William E. Connolly’s writings have pushed the leading edge of political theory, first in North America and then in Europe as well, for more than two decades now. This book draws on his numerous influential books and articles to provide a coherent and comprehensive overview of his significant contribution to the field of political theory. The book focuses in particular on three key areas of his thinking: Democracy: his work in democratic theory – through his critical challenges to the (...)
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  24. Alan Finlayson (ed.) (2009). Democracy and Pluralism: The Political Thought of William E. Connolly. Routledge.
    William E. Connolly’s political theory forms a distinct and influential contribution to contemporary debates about the nature and prospects of democratic life in the twenty-first century. His original conceptualisations of pluralism, naturalism, the politics of the body, religion, secularism and his daring incorporation of contemporary neurobiology into political theory and analysis, have opened new paths for intellectual enquiry. Connolly has brought an American tradition of pragmatist political thinking into fruitful conversation with the best of contemporary continental European philosophy and (...)
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  25. Alan Finlayson (ed.) (2012). Democracy and Pluralism: The Political Thought of William E. Connolly. Routledge.
    William E. Connolly’s political theory forms a distinct and influential contribution to contemporary debates about the nature and prospects of democratic life in the twenty-first century. His original conceptualisations of pluralism, naturalism, the politics of the body, religion, secularism and his daring incorporation of contemporary neurobiology into political theory and analysis, have opened new paths for intellectual enquiry. Connolly has brought an American tradition of pragmatist political thinking into fruitful conversation with the best of contemporary continental European philosophy and (...)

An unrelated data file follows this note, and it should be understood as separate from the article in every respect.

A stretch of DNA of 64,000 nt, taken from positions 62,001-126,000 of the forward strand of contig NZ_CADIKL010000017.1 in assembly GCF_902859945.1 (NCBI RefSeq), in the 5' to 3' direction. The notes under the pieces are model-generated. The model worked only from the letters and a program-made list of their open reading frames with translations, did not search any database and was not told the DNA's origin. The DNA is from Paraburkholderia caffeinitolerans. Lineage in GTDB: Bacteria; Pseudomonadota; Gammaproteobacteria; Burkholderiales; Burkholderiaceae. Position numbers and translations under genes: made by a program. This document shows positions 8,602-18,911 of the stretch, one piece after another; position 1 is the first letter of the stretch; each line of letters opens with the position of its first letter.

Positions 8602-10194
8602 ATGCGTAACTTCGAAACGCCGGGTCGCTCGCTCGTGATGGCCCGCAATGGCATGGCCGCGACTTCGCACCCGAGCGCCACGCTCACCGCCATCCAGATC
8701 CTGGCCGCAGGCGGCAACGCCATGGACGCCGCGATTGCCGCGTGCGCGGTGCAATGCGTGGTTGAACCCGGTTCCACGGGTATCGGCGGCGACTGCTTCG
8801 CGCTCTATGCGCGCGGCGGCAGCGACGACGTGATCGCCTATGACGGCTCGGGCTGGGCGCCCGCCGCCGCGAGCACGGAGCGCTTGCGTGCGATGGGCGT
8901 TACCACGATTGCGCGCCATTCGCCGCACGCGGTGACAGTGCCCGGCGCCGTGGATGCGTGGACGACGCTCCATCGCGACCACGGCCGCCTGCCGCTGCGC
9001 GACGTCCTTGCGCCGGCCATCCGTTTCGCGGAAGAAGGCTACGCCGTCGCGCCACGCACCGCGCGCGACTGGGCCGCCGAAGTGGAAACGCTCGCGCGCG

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  26. William E. Stempsey (1999). Disease and Diagnosis Value-Dependent Realism / by William E. Stempsey.
     
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  27. Alexander C. Karolis (2012). William E. Connolly, A World of Becoming (Durham, NC: Duke University Press, 2011), ISBN: 978-08223-4879, 215 Pp. US $79.95. [REVIEW] Critical Horizons 13 (1):138-141.
     
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  28.  8
    E. Christian Brugger (2014). Catholic Bioethics and the Gift of Human Life, 3rd Edition by William E. May. The National Catholic Bioethics Quarterly 14 (3):578-580.
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  29. Ruth Leys (2011). IIAffect and Intention: A Reply to William E. Connolly. Critical Inquiry 37 (4):799-805.
    William Connolly is in error when he remarks that I begin my article with a discussion of scientific accounts that reduce the emotions to a few genetically wired categories and that I suggest that the cultural theorists who are interested in affect are driven in the same reductive direction.
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  30.  3
    Steven P. Marrone (2016). Augustine’s Confessions: Philosophy in Autobiography Ed. By William E. Mann. Journal of the History of Philosophy 54 (1):159-160.
    This collection of eight essays on Augustine’s most widely read work focuses, as William Mann says in his introduction, on Augustine as a philosopher. Not every reader will agree that Augustine did indeed philosophize. Many would insist that whatever speculation Augustine engaged in, it was solely as a theologian. Yet each of the authors in this superb volume approaches Augustine in the context of the philosophy of the late Roman world, especially Neoplatonic philosophy. Their success in showing how the (...)
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  31.  6
    Lawrence E. Moran (1971). William E. Carlo 1921-1971. Proceedings and Addresses of the American Philosophical Association 45:210 - 211.
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  32.  6
    Charles E. Merriam (1939). Book Review:The Crisis of Democracy. William E. Rappard. [REVIEW] Ethics 49 (3):356-.
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  33.  1
    M. Wenman (2015). William E. Connolly: Resuming the Pluralist Tradition in American Political Science. Political Theory 43 (1):54-79.
    William Connolly has made important interventions in political theory over a period of four decades, and the past few years have seen a surge in recognition of his contribution. Those who are familiar with Connolly’s ideas will know the role that continental theorists—especially Friedrich Nietzsche, Michel Foucault, and Gilles Deleuze—have played in the development of his thought, and more recently the uses he has made of advances in the natural sciences, for example in complexity theory, in the work of (...)